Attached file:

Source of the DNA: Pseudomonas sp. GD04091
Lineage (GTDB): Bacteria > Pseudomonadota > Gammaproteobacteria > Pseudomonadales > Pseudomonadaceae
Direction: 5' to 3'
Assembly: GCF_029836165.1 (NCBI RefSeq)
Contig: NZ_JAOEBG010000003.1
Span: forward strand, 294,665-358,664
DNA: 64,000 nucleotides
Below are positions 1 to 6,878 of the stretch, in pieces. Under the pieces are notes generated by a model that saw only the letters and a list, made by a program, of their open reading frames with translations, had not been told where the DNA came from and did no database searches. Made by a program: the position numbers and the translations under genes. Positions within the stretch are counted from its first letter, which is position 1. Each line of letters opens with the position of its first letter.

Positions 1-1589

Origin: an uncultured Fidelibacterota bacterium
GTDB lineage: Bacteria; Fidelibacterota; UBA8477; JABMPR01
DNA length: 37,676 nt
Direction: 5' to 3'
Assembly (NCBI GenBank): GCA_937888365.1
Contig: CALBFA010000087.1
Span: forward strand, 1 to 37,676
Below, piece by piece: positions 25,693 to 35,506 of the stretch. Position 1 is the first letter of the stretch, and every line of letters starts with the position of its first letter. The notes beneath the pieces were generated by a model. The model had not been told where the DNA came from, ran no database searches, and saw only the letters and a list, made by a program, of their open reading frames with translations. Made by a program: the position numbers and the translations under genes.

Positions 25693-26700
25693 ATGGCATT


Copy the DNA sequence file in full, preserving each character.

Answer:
Source of the DNA: Pseudomonas sp. GD04091
Lineage (GTDB): Bacteria > Pseudomonadota > Gammaproteobacteria > Pseudomonadales > Pseudomonadaceae
Direction: 5' to 3'
Assembly: GCF_029836165.1 (NCBI RefSeq)
Contig: NZ_JAOEBG010000003.1
Span: forward strand, 294,665-358,664
DNA: 64,000 nucleotides
Below are positions 1 to 6,878 of the stretch, in pieces. Under the pieces are notes generated by a model that saw only the letters and a list, made by a program, of their open reading frames with translations, had not been told where the DNA came from and did no database searches. Made by a program: the position numbers and the translations under genes. Positions within the stretch are counted from its first letter, which is position 1. Each line of letters opens with the position of its first letter.

Positions 1-1589

Origin: an uncultured Fidelibacterota bacterium
GTDB lineage: Bacteria; Fidelibacterota; UBA8477; JABMPR01
DNA length: 37,676 nt
Direction: 5' to 3'
Assembly (NCBI GenBank): GCA_937888365.1
Contig: CALBFA010000087.1
Span: forward strand, 1 to 37,676
Below, piece by piece: positions 25,693 to 35,506 of the stretch. Position 1 is the first letter of the stretch, and every line of letters starts with the position of its first letter. The notes beneath the pieces were generated by a model. The model had not been told where the DNA came from, ran no database searches, and saw only the letters and a list, made by a program, of their open reading frames with translations. Made by a program: the position numbers and the translations under genes.

Positions 25693-26700
25693 ATGGCATT